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These stories offer a glimpse of the many ways in which faculty and students are addressing some of today's greatest challenges in the Earth and environmental sciences.

Counting calories in the fossil record
03/25/2014 | Stanford School of Earth Sciences

Why did the ancestors of clams and oysters flourish after one of the worst mass extinctions in Earth’s history while another class of shelled creatures, the brachiopods, sharply decline? By using fossils to calculate the food intake of both groups, scientists are one step closer to solving one of paleontology’s great mysteries and providing clues about how the biology of our modern ocean evolved.

Increasing the role of science in energy policy
Stanford School of Earth Sciences

From nuclear waste to strategic minerals for renewable energy, Rod Ewing wants to inject more science into long-term solutions. The recipient of a PhD in geology from Stanford in 1974, Ewing returns to The Farm with joint appointments in the School of Earth Sciences and the Center for International Security and Cooperation.

Understanding how mountains and rivers make life possible
Kate Maher and Page Chamberlain have modeled how the topography and rock composition of a landscape affects the process by which carbon dioxide is transferred to oceans and eventually buried in Earth’s interior.

Kate Maher and Page Chamberlain have modeled how the topography and rock composition of a landscape affects the process by which carbon dioxide is transferred to oceans and eventually buried in Earth’s interior.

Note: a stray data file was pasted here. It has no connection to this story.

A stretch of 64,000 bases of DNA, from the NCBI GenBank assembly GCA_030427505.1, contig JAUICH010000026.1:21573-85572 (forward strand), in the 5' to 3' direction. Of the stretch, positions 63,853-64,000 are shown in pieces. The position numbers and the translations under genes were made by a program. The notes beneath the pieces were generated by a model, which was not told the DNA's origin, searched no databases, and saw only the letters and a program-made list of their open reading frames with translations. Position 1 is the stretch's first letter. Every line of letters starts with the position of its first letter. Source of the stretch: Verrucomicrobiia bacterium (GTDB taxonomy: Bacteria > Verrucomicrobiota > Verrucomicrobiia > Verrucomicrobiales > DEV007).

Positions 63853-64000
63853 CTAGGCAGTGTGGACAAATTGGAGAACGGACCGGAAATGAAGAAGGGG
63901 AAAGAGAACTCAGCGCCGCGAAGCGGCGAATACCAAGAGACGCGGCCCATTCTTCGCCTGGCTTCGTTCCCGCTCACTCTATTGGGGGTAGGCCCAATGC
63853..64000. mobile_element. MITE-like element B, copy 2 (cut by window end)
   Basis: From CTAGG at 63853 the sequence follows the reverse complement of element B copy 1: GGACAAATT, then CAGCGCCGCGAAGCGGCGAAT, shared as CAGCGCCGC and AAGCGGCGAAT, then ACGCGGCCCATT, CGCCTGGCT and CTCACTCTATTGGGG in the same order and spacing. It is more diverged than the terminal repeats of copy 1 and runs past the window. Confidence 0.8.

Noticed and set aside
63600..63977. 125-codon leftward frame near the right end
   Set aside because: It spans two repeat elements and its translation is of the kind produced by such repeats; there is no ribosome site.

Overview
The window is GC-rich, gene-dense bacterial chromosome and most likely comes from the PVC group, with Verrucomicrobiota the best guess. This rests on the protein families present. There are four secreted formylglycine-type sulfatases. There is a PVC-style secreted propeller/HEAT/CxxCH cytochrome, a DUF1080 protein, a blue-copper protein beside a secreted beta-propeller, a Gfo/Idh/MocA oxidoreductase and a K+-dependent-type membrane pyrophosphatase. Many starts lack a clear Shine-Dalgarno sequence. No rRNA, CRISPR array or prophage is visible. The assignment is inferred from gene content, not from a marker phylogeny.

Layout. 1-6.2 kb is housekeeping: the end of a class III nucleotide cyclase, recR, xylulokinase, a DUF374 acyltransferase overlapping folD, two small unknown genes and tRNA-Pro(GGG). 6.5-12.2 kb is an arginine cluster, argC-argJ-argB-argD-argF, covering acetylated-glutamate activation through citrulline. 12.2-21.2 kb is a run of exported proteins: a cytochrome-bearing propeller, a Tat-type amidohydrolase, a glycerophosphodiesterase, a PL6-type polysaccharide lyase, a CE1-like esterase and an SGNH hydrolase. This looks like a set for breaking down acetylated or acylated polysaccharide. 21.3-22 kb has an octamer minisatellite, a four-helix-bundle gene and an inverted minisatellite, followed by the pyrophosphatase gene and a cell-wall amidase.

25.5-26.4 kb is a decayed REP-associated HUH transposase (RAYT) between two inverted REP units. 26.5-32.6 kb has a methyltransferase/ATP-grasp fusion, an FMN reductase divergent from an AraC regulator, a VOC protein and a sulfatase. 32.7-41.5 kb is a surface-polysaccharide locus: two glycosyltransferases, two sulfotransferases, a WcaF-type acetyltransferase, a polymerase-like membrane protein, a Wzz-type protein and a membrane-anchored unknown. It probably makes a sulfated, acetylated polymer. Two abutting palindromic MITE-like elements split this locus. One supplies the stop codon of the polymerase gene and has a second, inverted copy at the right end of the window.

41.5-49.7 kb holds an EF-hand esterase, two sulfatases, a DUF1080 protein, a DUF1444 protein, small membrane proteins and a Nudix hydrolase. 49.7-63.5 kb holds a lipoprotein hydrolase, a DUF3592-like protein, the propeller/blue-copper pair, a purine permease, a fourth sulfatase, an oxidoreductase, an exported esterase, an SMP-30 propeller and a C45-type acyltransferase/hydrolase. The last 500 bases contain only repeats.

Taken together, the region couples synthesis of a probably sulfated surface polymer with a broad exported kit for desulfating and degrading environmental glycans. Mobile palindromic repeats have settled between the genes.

Abandoned mine holds clues to CO2 sequestration
Stanford News Service

Stanford scientists are studying a nearby abandoned mine for insights on transforming carbon dioxide gas into a solid mineral that can be permanently stored underground.

Precious rare earth metals discovered where continental plates collided
Precious rare earth metals discovered where continental plates collided

New finding indicates that rare earth elements used in technologies from smartphones to wind turbines may exist in previously unexplored locations where mountains were built by collisions rather than where continental plates separated. 

Stanford researchers probe mine for clues to carbon sequestration (video)
Stanford researchers probe mine for clues to carbon sequestration

Stanford scientists are studying a nearby abandoned mine for insights on transforming carbon dioxide gas into a solid mineral that can be permanently stored underground. Kate Maher talks about the research.

Distinguished Lecture Series
Distinguished Lecture Series

The Earth Sciences Distinguished Lecture Series presents "A Beautiful, Hazardous Haven: The Shaping of the Santa Cruz Mountains" by Prof. George Hilley

Wednesday, November 20, 2013 4:15PM
Huang Engineering Center - Mackenzie Room
Reception to follow

Two Stanford professors win MacArthur 'genius' awards
MacArthur Foundation

David Lobell was honored with a MacArthur Fellowship for research on the impact of climate change on crop production and food security. Kevin Boyce won his fellowship for establishing links between ancient plant remains and present-day ecosystems.

Jon Payne selected for undergraduate Faculty Scholars Program
Jon Payne selected for undergraduate Faculty Scholars Program

Pilot activity encourages six recently tenured faculty members to experiment in research and teaching

Josie Nevitt selected for the Harriet Benson Fellowship Award

Josie Nevitt received the 2012-13 Harriet Benson Fellowship Award for exceptional scholarship and research accomplishments by a graduate student in the Department of Geological & Environmental Sciences.  Josie is a 4th year PhD student working with Professor David Pollard.